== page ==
<-- Map of summer 2019
     climbing 
roadtrip 
     (click to enlarge)

2 Climbs on ELEPHANT'S PERCH:
Climb 1: Myopia (IV, 5.11a, 9p)
Climb 2: Astro Elephant (IV, 5.10, 10p)

JULY
27-30
2019
TR #: 356

Category: Idaho       Summit Elev: 9,670 ft        Rock Type: Granite

Partner: Alexander Goldman

Back for another couple of climbs on Idaho's most awesome chunk of granite.

Elephant's Perch is a 1000' high hunk of golden granite in the Sawtooth Range. The rock quality is excellent and routes are long, steep, and sustained. My first climbing trip to the Perch was In July 2014, during which I climbed four routes on Elephant's Perch: Mountaineer's Route, Direct Beckey, Fine Line, and Astro Elephant (lower half) to Sunrise Book. After the July 2014 trip, I knew it was only a matter of time before I came back. 

I finally got the opportunity to return to the Perch five years later, in July 2019. I had just done some climbing in the Tetons and Wind Rivers, and thought it would be awesome to squeeze in a couple of climbs on the Perch before heading back to Colorado for the remainder of the summer. So I headed up there with Alexander Goldman (a climber from Seattle who had contacted me back when I lived in Washington but despite many efforts we never did end up climbing together until this trip, ironically after I had just moved away from Washington). Alexander and I climbed two routes. 

Day 1: Approach in the afternoon. An enjoyable boat shuttle across Redfish Lake followed by a quick 2.5 hour hike to Saddleback Lakes below the Perch.

Day 2: The primary objective of the trip was Myopia (IV, 5.11a, 9 pitches), so this is what we climbed first. A favorite Perch route of many climbers, Myopia climbs a beautiful corner system up a steep clean wall on the left side of the south face, involving a lot of techy 5.10 climbing. It was indeed a awesome route with some really good sections of climbing, but I found it to be a headier adventure than other hard climbs I've done on the Perch (like Direct Beckey or Fine Line); there are several locations where you are required to make hard moves above small (but good) gear.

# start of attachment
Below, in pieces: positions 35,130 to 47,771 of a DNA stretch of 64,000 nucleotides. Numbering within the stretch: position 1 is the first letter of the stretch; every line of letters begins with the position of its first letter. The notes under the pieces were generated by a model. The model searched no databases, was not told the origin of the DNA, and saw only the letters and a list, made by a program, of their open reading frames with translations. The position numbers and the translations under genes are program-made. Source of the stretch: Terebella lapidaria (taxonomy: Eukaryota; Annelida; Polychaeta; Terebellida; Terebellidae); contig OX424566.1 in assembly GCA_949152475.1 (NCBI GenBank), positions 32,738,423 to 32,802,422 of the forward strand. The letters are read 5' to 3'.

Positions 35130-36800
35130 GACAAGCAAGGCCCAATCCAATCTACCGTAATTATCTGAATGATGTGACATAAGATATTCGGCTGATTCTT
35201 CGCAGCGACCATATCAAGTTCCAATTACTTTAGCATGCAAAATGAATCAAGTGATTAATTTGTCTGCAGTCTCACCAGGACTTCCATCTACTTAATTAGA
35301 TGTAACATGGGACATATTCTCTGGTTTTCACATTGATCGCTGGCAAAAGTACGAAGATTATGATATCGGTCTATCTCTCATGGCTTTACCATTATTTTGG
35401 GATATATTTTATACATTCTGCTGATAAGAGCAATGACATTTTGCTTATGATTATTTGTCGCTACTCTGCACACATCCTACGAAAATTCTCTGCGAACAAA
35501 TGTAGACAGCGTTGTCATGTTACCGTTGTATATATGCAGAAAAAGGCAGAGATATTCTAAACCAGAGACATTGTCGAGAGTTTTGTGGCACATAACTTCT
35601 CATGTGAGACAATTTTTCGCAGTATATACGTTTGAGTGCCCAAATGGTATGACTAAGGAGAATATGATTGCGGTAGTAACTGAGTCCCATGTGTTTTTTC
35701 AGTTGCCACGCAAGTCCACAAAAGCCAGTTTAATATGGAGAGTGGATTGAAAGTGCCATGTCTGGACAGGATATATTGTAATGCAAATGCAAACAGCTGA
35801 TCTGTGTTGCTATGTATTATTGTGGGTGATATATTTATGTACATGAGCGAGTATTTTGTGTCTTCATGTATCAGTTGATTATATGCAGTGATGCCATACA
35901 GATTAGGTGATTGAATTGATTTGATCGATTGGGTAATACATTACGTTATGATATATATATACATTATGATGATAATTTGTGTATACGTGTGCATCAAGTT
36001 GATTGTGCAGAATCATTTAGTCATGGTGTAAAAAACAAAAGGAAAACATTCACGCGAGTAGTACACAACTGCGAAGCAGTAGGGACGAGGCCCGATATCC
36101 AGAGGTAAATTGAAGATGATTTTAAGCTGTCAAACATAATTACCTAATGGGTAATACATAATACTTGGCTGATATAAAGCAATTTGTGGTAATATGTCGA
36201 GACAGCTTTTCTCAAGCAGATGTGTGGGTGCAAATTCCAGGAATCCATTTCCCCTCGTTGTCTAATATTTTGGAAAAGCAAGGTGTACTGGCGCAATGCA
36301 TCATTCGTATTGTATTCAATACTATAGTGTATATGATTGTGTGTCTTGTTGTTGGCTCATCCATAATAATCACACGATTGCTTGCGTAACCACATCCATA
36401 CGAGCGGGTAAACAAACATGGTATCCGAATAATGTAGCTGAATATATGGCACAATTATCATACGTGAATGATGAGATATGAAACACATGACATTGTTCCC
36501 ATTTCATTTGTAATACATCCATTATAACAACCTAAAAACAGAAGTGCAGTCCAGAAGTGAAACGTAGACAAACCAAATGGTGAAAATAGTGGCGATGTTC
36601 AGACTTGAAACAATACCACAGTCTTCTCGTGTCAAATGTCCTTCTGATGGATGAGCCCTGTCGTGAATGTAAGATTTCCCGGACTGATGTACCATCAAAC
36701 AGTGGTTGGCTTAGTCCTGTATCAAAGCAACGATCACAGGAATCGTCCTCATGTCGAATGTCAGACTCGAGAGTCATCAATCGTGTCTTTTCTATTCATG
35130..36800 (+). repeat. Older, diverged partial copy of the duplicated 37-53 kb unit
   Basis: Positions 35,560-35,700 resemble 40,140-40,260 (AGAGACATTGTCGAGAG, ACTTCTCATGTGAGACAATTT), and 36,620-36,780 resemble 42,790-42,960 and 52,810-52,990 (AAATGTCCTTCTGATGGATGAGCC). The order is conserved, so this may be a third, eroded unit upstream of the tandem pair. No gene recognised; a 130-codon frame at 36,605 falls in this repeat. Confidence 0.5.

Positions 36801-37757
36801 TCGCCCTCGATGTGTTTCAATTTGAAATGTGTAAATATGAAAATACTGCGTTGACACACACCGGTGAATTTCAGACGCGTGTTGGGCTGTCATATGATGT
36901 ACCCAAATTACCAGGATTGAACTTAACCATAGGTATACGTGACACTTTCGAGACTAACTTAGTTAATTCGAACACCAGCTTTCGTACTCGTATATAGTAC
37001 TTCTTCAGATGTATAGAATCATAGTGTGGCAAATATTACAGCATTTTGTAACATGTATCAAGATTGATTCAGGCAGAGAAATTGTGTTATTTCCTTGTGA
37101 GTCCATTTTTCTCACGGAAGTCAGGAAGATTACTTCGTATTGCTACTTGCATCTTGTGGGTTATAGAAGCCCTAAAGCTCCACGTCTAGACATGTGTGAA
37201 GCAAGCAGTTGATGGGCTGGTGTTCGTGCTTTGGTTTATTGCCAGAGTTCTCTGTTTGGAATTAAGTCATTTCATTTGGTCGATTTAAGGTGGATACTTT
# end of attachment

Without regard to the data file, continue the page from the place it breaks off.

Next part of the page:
Day 3: Our second day of climbing had some unexpected adventures. We headed up to climb Astro Elephant (IV, 5.10, 10 pitches); this route is a relatively moderate but sustained outing on the center of the south face, with two 5.10 pitches followed by several 5.9 pitches. It is a pretty popular route, being a step up from the Mountaineers Route but easier than the Direct Beckey, Fine Line, and Myopia. The forecast was for "20% afternoon thundershowers" so we figured we had plenty of time to climb to the top and get back down before any potential weather. However, the NOAA models for this day would prove to be woefully incorrect. By the time Alex was halfway up the first pitch, thunder was rumbling just over the horizon. The sky let loose just as Alex reached the top of his lead. Thus proceeded Bail #1. Our bail anchor had 2 totem cams, so we decided to wait at the base of the route for awhile to see if the storm would pass and allow us to climb. After an hour the weather looked much better. So we headed back up. This time I started up Pitch 1 on lead. It was like deja vu. Halfway up the pitch, thunder started to rumble, them boom, and rain let loose just as I reached our anchor. Bail #2. We decided to descend to camp this time. After a few hours in the tent, the sky had cleared and we convinced ourselves that the storm system had passed (after all, it was a 20% day, how big could this thing be?). So we slogged back up to the base of Astro Elephant, planning to climb the first half of the route to a big ledge system that could provide an easy exit. At the top of Pitch 1, the sky was still clear. Great! But it was if the weather was teasing us. Halfway up the Pitch 2 lead the thunder was back. And then the rain. Given our experience with the storm passing through quickly after the previous two times we bailed on the route, we might have waited it out at the top of Pitch 2, but the lightning flashing across the sky encouraged us to bail yet again. Bail #3. We had to do two raps this time, but the second was off a tree. At this point we gave up on the idea of climbing for the rest of the day. At least we had moved out bail anchor one pitch higher. And set a personal record: bailing three times on the same route. And on the same day! The storm system ended up continuing well into the night, bringing with it some impressive downpour, thunder, and lightning.